Murray State students may not be aware the name “Murray” has a Scottish heritage and has been home to the Highland Festival since 2006.
The Highland Festival took place Saturday Oct. 27 at Central Park. Vendors sold Scottish merchandise including kilts, jewelry, stained glass and other related items. There was a game of Tug-of-War, a sheep herding demonstration, games such as Caber Toss, Hammer Throw, Wee Bairn Games and Sheaf toss. The Scottish rock band Highland Reign also performed. Participants had the oppurtunity to take part in the Parade of Tartans, which began at noon.
The festival began 13 years ago in Paducah, Ky., but was moved to Murray because the city is affiliated with Scottish heritage.
Debbie McConnachie, President of the Highland Festival, has worked hard for the past year to make this year’s festival possible.
“(The festival is) just all of us getting together and really enjoying each other’s company and learning more things about Scotland and finding out where we came from,” McConnachie said.
Eight hundred people attended the festival this year, up by 200 from last year’s 600 guests. Children ages 5-12 were able to compete in the Wee Bairn games, ancient athletic games changed to age-appropriate for children. Awards were given to the 1st, 2nd and 3rd place winners and all other participants were given participation medals.
The game of Tug-of-War was new to the festival this year and there were only four entries. McConnachie was hoping to get more Murray State participation particularly with the fraternities because the festival gives five hundred dollars to the winner to give to their charity.
“This year the Murray Fire Department came in first so they will be getting a five hundred dollar check from us for their charity of choice,” McConnachie said.
Western Kentucky has many residents with a Scottish background. McConnachie’s grandparents had a Scottish background and her husband is originally from Scotland. However, the festival had vendors and guests from Indiana, Illinois, Tennessee and Missouri.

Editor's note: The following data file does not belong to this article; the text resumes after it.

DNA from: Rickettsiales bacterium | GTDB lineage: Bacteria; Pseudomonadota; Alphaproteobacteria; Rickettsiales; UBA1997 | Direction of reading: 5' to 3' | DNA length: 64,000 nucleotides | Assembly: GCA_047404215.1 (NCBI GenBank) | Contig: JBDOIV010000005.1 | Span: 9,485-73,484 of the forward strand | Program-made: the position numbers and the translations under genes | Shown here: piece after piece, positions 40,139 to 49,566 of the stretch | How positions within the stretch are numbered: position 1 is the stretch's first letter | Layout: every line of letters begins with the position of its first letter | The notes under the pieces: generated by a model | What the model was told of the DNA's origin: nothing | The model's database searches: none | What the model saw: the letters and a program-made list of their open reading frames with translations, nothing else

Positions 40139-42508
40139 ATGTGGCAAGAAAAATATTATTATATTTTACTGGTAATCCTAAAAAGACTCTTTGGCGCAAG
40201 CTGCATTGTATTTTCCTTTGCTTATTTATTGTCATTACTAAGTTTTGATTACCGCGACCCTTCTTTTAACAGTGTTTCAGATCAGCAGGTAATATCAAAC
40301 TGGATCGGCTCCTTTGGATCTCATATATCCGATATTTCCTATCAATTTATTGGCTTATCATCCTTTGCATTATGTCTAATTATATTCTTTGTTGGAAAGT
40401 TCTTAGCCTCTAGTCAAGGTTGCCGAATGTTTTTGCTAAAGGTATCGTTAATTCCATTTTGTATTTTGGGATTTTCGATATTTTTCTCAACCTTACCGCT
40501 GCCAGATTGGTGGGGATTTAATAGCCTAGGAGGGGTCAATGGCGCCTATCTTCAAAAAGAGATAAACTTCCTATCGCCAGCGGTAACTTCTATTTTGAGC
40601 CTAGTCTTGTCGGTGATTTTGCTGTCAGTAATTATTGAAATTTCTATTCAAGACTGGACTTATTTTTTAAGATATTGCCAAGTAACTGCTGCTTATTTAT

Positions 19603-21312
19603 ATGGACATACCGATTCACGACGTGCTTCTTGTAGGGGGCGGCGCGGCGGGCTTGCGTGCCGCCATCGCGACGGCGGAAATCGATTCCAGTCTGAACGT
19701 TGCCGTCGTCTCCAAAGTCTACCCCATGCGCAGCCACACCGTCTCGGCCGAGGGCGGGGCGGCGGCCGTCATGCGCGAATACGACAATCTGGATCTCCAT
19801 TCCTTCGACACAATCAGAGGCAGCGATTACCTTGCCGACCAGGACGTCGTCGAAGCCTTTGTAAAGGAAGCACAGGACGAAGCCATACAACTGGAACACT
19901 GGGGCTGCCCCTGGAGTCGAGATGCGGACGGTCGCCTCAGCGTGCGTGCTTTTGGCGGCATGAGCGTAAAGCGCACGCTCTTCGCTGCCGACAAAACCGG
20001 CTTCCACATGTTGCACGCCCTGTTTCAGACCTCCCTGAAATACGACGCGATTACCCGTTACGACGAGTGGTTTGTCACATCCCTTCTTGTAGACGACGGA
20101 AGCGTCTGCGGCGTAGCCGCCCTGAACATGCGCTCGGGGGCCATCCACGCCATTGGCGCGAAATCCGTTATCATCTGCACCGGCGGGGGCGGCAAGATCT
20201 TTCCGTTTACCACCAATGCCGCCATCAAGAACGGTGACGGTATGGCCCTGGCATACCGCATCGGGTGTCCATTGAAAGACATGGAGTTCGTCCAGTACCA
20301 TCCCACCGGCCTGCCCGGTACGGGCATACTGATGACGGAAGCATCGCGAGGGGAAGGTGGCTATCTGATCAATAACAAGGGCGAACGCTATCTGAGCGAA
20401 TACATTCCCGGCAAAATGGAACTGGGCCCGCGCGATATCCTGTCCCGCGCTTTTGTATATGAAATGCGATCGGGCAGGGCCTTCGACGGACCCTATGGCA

“I hope they take a lot of information away as far as their heritage goes – back to different families that they may be kin to,” McConnachie said. “There’s just a lot of interesting history, food, clothing, anything that you may want to know about Scotland, you can find out the information here.”
Robert Valentine, Murray State advertising senior lecturer, emceed the weekend festival. He has emceed several Scottish Highland Games in various locations including Louisiana and Tennessee. He has been going to the festival since it moved to Murray and enjoys it every year.
“It’s always been very fun,” Valentine said. “You meet a lot of nice people, very talented musicians, gifted dancers and a lot of people really enjoy coming to a festival like this just to have a good time and learn a little bit about another culture.”
Throughout his years attending the festival, Valentine has noticed many international students attending the festival. He said they seemed to have thoroughly enjoyed learning about the Scottish heritage.
“Since I’ve been in Murray, I noticed a number of foreign students – Arabic students, Chinese students – come to the festival and perhaps learn a little bit more about the Scottish heritage in the United States,” Valentine said.
Valentine said he thinks it doesn’t matter where your grandparents are from; if someone attends the festival, they are welcomed with open arms.
“Highland Games is like a big family reunion,” Valentine said. “People who have connections to Scotland, Ireland, Celtic people – for them it’s like a family reunion, but they approach it in such a way that they want to include as many people, to educate as many people.”
Once the festival ended, guests were invited to attend the Ceilidh, the Scottish word for party, at 7 p.m. at the Big Apple Cafe.
For more information about the festival, visit wkyhighlandfestival.com.
Story by Dominique Duarte, Staff writer.